Earlier this week, Minnesota Vikings coach Leslie Frazier said Marvin Mitchell was the team's starting weak-side linebacker "as we sit here today." As tenuous as that plan sounded at the time, it's apparently the one the team is carrying into Sunday's season-opener against Detroit.
Linebacker Desmond Bishop said on Thursday that Vikings coaches told him he won't see much playing time on Sunday, with Mitchell set to start and Bishop not playing on special teams. The Vikings signed Bishop, who missed all of last year with a torn hamstring, to a one-year contract in June, and he looked stronger in the team's final two preseason games after missing the exhibition opener against the Houston Texans and turning in an uneven performance against the Buffalo Bills.
"(I'm) just waiting for my opportunity," Bishop said.
As much as the Lions throw the ball, Mitchell might not see a lot of playing time, either. Erin Henderson and Chad Greenway would be on the field in the team's nickel package, and if last year's two games against the Lions are any indication, the Vikings probably won't use more than two linebackers most of the time against Detroit.
In the first game last year, Greenway and Jasper Brinkley each logged more than 70 snaps, with Mitchell (the third linebacker that week while Henderson was hurt) only playing nine. Their linebackers got more playing time in the second game, with Greenway on the field for every snap, Henderson playing 73 percent of the team's defensive snaps and Brinkley seeing action on 52 percent of them. But defending the Lions starts with the pass, and that could mean more action for a third cornerback (like Xavier Rhodes) than a third linebacker, anyway.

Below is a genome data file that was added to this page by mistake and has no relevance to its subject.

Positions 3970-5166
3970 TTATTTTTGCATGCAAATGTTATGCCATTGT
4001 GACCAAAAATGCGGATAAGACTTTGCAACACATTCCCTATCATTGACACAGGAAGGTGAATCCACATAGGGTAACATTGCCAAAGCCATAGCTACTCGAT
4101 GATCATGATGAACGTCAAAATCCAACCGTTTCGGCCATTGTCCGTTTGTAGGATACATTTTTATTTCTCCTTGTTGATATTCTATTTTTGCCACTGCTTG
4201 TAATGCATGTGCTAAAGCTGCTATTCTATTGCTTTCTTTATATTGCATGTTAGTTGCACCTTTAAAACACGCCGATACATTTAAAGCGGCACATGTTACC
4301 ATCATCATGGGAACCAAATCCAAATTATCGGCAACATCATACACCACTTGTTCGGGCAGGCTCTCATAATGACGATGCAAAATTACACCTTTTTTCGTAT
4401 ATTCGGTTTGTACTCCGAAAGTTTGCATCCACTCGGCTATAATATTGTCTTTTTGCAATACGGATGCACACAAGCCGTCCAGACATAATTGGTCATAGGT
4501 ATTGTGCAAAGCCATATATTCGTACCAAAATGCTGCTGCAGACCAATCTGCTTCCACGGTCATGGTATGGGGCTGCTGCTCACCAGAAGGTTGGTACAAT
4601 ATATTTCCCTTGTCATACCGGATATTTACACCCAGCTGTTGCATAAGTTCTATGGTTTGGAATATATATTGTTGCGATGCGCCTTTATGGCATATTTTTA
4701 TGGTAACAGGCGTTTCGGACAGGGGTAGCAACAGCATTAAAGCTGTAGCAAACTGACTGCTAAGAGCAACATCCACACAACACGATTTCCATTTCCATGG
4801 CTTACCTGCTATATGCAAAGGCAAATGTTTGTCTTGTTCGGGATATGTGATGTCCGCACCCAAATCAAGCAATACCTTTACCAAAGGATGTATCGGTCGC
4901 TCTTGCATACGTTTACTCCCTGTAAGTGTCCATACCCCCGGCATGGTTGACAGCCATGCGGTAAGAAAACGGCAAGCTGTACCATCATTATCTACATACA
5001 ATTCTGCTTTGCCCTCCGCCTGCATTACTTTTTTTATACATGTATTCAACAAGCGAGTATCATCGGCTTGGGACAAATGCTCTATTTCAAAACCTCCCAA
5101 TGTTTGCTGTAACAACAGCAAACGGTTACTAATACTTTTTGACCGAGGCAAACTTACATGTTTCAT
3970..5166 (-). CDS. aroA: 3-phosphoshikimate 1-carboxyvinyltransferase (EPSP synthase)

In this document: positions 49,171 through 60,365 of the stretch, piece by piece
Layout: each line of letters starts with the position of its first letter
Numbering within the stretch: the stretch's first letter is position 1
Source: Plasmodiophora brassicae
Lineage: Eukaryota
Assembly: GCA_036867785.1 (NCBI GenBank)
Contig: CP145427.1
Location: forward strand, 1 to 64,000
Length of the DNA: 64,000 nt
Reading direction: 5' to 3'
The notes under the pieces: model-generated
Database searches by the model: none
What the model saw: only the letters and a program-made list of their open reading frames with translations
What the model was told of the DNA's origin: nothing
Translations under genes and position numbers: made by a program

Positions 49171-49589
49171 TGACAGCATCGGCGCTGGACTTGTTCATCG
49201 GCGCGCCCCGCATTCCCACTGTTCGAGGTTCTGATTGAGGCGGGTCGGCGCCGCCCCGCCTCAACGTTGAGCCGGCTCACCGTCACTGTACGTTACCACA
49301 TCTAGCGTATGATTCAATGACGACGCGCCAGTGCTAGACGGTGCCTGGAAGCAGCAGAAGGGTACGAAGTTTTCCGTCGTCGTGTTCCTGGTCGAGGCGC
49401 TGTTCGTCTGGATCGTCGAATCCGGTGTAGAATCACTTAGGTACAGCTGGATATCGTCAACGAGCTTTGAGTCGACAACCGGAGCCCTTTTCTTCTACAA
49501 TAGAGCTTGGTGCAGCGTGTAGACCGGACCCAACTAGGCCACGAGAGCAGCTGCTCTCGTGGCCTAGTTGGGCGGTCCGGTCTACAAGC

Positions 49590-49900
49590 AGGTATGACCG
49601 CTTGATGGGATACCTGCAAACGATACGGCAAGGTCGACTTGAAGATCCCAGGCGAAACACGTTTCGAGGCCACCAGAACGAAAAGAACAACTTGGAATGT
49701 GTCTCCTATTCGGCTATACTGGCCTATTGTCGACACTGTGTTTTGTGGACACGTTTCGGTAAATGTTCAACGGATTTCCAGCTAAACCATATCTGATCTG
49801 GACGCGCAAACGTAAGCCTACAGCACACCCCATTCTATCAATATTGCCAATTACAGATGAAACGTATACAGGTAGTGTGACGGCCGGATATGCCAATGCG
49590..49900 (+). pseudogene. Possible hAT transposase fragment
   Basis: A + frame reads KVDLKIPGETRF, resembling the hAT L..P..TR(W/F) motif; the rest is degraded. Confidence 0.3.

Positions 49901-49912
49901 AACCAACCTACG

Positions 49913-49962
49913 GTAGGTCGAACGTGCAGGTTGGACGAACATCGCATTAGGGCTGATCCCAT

What remains to be seen is how much Reggie Bush changes what defenses do against the Lions. Detroit threw the ball more than any team in the league last year, and Bush could see the ball almost as much in the air as he could on the ground. His presence might cause the Vikings to pay more attention to the run, but defensive coordinator Alan Williams said he doesn't see the Lions changing much.
"We can guess and try and predict what they’ll do with him," Williams said. "But we just make sure we have to go out and read our keys and focus on what we’re supposed to do, because if we hunt up too many snakes or too many ghosts, we won’t do anything. So we’ve got to look to see what they’ve done in the past with their backs and with their offense. I don’t think they’ll change a whole bunch from years past, last year or the year before that."